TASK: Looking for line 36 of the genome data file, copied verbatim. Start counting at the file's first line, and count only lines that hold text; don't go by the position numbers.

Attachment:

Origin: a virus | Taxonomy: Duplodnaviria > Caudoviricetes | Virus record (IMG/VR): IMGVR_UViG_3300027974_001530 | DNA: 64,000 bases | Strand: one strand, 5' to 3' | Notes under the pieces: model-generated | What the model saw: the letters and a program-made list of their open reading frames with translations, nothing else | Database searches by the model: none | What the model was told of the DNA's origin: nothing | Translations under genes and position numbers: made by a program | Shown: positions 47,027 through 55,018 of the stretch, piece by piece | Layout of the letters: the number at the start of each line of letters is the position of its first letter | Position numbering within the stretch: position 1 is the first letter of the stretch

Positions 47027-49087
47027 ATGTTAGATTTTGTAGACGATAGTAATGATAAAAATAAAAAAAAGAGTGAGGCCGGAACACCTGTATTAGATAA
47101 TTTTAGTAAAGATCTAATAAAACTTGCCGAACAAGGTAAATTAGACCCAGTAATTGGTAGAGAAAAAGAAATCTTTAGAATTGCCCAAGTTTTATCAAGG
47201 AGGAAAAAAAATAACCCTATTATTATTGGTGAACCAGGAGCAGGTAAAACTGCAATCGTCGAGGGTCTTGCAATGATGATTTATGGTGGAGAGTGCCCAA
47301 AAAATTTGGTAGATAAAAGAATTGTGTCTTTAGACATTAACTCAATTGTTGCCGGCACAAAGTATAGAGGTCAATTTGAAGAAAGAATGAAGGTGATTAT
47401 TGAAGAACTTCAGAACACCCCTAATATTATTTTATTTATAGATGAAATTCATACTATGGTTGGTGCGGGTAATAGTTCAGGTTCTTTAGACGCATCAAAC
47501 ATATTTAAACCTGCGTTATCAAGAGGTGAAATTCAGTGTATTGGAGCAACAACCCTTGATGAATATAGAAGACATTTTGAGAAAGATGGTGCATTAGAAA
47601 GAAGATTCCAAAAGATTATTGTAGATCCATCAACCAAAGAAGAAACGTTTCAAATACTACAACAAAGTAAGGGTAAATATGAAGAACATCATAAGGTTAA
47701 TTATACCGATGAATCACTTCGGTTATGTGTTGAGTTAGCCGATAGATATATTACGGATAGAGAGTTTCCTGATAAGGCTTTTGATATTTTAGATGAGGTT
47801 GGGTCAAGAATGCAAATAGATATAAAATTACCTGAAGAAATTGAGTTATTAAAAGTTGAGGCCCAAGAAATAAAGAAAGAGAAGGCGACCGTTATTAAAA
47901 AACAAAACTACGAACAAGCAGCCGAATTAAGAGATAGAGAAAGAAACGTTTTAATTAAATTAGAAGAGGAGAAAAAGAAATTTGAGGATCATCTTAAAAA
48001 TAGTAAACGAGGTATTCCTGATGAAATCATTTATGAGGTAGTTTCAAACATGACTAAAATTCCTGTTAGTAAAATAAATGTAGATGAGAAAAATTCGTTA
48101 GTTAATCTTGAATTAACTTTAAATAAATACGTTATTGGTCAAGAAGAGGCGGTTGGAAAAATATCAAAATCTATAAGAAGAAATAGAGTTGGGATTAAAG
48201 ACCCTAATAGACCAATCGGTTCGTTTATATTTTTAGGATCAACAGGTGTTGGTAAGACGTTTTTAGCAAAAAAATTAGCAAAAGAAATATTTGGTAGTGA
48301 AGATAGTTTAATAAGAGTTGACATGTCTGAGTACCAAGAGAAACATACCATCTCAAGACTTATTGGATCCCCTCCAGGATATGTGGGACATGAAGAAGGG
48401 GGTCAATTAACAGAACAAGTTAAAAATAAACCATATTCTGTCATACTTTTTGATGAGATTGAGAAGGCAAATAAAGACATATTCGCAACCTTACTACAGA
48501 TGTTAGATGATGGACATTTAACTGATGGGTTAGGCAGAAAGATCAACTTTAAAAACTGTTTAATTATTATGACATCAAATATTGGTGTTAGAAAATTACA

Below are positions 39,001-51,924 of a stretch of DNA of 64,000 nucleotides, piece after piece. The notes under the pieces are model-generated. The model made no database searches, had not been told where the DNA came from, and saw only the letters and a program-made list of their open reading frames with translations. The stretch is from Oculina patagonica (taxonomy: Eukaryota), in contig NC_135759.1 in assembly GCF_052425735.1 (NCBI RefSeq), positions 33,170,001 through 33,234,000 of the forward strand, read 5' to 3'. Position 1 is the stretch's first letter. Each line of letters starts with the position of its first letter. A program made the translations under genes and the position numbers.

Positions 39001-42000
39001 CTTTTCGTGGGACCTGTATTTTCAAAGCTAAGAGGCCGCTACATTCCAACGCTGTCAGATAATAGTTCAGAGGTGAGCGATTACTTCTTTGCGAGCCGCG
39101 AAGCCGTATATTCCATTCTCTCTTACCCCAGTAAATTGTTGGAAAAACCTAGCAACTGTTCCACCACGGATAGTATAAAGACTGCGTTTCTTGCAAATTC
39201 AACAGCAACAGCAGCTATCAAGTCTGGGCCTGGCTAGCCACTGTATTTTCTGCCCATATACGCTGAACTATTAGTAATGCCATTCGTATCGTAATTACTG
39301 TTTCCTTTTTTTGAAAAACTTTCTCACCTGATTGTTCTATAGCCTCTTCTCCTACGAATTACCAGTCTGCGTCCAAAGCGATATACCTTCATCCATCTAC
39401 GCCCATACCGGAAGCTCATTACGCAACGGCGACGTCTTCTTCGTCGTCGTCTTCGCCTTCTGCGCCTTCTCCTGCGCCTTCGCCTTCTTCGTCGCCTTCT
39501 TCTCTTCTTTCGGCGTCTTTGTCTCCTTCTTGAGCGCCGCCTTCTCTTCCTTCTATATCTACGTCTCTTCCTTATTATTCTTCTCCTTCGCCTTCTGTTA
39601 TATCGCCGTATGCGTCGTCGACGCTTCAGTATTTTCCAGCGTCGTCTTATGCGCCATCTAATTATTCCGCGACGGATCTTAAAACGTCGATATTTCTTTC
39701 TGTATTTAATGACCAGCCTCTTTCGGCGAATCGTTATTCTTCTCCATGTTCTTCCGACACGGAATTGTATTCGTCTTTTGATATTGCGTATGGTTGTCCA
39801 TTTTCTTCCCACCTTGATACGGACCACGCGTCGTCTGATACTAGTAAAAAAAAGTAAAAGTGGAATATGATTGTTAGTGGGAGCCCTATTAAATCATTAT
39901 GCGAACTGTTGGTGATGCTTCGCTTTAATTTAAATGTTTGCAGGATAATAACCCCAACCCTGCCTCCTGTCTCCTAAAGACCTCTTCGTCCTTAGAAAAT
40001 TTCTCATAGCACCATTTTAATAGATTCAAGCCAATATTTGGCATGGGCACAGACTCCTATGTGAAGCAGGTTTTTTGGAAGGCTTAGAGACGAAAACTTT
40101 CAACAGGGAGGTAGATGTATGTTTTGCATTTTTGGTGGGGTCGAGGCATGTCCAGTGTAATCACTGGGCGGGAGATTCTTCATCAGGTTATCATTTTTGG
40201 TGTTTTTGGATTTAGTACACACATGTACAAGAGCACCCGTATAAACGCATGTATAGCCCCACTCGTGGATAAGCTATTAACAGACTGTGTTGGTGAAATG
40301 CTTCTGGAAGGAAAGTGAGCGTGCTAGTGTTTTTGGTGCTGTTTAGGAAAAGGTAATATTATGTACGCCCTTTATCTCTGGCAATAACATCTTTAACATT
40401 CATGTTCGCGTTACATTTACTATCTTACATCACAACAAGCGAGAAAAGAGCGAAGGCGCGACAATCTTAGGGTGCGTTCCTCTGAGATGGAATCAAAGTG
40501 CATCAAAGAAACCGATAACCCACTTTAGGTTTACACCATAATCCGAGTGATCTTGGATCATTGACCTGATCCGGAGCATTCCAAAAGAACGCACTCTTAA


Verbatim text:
40501 CATCAAAGAAACCGATAACCCACTTTAGGTTTACACCATAATCCGAGTGATCTTGGATCATTGACCTGATCCGGAGCATTCCAAAAGAACGCACTCTTAA